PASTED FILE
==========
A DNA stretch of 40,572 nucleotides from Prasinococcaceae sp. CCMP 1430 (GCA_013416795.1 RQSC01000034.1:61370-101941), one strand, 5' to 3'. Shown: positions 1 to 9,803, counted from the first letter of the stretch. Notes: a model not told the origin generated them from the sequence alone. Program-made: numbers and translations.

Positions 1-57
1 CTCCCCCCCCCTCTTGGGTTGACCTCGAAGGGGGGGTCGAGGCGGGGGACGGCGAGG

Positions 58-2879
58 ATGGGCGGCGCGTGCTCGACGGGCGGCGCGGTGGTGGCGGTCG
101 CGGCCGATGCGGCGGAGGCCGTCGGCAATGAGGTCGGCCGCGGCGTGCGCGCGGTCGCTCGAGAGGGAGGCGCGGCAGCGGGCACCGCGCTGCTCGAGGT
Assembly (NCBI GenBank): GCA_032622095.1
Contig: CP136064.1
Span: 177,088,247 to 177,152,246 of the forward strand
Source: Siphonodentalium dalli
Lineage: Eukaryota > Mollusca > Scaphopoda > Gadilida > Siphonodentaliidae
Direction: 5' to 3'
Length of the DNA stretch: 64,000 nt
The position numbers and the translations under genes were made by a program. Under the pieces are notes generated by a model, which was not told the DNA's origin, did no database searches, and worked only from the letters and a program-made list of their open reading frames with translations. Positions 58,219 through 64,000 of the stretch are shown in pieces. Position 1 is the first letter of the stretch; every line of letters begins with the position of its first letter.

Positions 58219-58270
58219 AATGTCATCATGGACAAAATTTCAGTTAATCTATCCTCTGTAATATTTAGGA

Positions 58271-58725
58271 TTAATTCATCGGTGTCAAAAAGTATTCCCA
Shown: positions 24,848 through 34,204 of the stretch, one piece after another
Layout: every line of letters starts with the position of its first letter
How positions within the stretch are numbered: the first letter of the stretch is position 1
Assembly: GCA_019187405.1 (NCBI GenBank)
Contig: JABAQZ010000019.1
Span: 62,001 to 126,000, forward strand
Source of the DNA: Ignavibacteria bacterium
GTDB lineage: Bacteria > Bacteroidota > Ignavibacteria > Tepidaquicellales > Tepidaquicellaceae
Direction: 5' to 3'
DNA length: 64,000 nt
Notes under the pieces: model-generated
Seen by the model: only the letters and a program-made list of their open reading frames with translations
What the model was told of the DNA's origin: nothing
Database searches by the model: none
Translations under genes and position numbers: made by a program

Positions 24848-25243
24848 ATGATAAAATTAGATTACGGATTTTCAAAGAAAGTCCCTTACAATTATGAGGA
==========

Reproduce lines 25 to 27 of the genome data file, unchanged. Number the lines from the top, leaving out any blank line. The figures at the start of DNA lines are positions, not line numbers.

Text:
Source of the DNA: Ignavibacteria bacterium
GTDB lineage: Bacteria > Bacteroidota > Ignavibacteria > Tepidaquicellales > Tepidaquicellaceae
Direction: 5' to 3'